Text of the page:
The typical American diet often lacks omega-3 fatty acids despite clinical research that shows their potential human health benefits. Zhiyou Wen, assistant professor of biological systems engineering in Virginia Tech's College of Agriculture and Life Sciences, found a way to grow these compounds using a byproduct of the emerging biodiesel industry.
He presented his findings at the 236th national meeting of the American Chemical Society (ACS) in Philadelphia, Pa., on August 21.
"High energy prices have led to an increase in biodiesel production, which in turn has led to an increase in the amount of crude glycerol in the market," said Wen, who explained that biodiesel plants leave behind approximately 10 percent crude glycerol during the production process.
This has led the price of glycerol, a chemical compound widely used in the pharmaceutical and cosmetic industries, to drop in recent years. The rise in biodiesel production over the last decade means that the market can no longer absorb all the extra glycerol. Biodiesel producers must find alternative means for disposing of crude glycerol, which is prohibitively expensive to purify for industry use. Wen and his colleagues have developed a novel fermentation process using microalgae to produce omega-3 fatty acids from crude glycerol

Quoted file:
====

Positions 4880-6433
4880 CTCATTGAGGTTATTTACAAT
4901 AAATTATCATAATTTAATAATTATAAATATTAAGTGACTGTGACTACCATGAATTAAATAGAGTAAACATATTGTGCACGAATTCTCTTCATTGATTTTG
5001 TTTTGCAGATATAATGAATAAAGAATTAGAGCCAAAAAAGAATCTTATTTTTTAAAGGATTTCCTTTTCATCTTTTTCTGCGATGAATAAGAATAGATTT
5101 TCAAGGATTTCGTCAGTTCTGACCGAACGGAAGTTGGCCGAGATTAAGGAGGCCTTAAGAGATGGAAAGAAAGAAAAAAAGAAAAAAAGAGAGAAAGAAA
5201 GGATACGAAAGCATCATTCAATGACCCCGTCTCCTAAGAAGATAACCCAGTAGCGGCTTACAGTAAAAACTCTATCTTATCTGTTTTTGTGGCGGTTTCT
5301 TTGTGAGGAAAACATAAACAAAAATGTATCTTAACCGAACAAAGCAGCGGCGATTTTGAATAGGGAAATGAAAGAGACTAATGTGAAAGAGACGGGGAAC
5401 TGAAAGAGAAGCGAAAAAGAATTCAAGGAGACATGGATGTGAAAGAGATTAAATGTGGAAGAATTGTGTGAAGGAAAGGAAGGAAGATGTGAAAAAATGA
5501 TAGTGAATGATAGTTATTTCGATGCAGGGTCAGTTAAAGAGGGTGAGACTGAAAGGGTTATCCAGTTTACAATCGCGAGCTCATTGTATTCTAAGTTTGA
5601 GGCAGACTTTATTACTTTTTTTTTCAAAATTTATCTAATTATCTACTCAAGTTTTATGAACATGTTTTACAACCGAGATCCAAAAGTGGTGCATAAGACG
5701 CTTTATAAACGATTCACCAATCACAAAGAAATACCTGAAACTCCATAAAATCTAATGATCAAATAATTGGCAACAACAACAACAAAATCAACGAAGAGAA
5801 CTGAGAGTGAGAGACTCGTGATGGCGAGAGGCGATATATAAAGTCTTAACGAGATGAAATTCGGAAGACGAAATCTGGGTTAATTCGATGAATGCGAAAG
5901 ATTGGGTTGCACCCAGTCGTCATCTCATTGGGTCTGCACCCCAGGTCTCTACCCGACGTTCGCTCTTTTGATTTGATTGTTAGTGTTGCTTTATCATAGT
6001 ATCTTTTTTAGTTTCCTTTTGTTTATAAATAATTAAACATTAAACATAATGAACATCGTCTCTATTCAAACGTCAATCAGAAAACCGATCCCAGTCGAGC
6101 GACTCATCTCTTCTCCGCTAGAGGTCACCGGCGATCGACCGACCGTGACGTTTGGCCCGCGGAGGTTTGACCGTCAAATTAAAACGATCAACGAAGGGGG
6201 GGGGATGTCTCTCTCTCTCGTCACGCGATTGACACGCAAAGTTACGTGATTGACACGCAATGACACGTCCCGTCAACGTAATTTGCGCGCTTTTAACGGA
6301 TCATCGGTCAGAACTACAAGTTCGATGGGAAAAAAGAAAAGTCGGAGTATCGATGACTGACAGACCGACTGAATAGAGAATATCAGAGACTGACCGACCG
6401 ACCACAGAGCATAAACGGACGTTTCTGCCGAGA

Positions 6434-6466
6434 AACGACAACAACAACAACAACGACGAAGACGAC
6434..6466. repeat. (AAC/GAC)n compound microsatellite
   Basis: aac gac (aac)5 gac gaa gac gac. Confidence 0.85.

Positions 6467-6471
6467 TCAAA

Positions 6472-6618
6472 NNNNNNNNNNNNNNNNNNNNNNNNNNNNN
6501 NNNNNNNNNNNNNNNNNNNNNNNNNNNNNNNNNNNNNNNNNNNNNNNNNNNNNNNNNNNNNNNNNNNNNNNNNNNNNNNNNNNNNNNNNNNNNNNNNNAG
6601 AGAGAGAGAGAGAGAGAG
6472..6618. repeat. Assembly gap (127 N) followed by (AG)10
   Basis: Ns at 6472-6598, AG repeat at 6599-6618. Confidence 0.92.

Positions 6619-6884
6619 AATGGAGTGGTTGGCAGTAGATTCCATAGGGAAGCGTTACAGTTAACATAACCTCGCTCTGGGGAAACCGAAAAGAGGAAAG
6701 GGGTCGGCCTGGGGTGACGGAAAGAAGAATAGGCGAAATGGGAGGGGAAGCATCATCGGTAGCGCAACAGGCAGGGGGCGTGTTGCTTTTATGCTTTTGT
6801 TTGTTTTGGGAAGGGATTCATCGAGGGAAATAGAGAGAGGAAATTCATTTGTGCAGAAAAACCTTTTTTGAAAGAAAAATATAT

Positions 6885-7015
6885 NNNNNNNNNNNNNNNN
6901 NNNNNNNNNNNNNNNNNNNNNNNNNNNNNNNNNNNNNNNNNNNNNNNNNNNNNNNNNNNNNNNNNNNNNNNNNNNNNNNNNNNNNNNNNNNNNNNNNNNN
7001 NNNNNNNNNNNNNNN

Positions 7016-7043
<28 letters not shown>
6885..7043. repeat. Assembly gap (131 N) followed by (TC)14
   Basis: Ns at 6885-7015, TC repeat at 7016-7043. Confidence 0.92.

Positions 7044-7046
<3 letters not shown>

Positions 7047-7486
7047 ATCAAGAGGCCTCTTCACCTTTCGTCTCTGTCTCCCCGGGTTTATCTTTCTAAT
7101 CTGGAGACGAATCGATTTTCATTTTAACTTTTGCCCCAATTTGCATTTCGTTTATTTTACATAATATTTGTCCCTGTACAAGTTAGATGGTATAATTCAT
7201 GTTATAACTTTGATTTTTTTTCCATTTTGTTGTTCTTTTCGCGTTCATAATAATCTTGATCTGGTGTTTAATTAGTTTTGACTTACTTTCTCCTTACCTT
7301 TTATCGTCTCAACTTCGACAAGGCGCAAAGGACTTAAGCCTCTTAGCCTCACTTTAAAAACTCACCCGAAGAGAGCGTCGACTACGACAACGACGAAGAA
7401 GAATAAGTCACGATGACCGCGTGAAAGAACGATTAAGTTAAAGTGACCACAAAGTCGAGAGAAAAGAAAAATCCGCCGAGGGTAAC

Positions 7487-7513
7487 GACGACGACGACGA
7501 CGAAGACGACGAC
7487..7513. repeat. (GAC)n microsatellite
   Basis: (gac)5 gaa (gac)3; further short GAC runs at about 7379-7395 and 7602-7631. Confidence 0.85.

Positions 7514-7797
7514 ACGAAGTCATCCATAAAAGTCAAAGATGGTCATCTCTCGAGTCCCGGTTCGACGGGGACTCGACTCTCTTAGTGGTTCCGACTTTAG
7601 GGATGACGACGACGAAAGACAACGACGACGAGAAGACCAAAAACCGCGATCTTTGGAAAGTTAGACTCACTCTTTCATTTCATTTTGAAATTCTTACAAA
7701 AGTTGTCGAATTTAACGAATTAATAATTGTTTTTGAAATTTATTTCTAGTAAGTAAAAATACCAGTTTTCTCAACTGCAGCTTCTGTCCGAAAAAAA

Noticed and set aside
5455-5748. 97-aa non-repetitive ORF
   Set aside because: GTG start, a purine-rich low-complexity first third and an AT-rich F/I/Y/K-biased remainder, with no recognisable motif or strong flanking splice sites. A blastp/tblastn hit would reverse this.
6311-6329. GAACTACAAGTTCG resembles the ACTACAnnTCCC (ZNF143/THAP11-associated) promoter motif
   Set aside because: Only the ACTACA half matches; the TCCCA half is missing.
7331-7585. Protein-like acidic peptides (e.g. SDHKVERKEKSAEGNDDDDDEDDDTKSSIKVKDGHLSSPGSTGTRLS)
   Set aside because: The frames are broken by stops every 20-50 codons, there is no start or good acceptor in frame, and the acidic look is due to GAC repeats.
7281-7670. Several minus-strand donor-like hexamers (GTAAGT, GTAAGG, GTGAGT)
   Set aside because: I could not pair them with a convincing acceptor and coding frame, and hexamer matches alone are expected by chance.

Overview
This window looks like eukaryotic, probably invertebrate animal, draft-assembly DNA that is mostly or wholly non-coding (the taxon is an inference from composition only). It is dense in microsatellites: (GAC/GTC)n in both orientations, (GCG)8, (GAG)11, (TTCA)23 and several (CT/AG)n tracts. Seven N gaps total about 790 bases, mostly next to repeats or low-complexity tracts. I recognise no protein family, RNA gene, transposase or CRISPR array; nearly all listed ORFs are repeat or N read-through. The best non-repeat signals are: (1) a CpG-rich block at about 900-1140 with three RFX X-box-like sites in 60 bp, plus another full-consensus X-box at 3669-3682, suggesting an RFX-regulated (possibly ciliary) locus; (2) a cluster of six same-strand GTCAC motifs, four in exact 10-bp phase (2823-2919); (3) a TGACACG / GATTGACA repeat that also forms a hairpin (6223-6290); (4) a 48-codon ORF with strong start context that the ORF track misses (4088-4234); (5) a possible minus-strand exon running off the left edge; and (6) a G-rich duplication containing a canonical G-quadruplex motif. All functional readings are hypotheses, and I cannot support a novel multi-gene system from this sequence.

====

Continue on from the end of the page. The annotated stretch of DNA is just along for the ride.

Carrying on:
"We have shown that it is possible to use the crude glycerol byproduct from the biodiesel industry as a carbon source for microalgae that produce omega-3 fatty acids," said Wen, who added that the impurities in crude glycerol may actually be beneficial to algal growth. "After thorough chemical analysis, we have also shown that the algae biomass composition has the same quality as the commercial algae product."
After growing the algae in the crude glycerol, researchers can use it as an animal feed. This mimics a process in nature in which fish, the most common source of omega-3 fatty acid for humans, eat the algae and then retain the healthful compounds in their bodies. Humans who consume the fish in turn consume the omega 3s. Fish-derived products such as fish oil are an inexpensive alternative, but the taste has deterred widespread use.
Wen has partnered with Steven Craig, senior research scientist at Virginia Cobia Farms, to use crude glycerol-derived algae as a fish feed. "The results so far have been promising," Wen said. "The fish fed the algae had significant amounts of omega-3 fatty acids."
He and Audrey McElroy, associate professor of animal and poultry sciences, are now trying to determine whether the algae would work as a chicken feed. Kumar Mallikarjunan, associate professor of biological systems engineering, is also working with Wen to determine the fate of omega 3s after they enter the food supply. Researchers do not yet know whether oxidation would have a major impact on omega-3 fatty acids stored in cheese, for example.
Funding for this research has come from the Virginia Agricultural Council, U.S. Poultry and Egg Association, Fats and Proteins Research Foundation, Virginia Sea Grant, and Virginia Commercial Fisheries and Shellfish Technologies.
Wen presented his paper, "Production of omega-3 polyunsaturated fatty acid from biodiesel-waste glycerol by microalgal fermentation (AGFD 272)," as a part of a session sponsored by the ACS Division of Agricultural and Food Chemistry.
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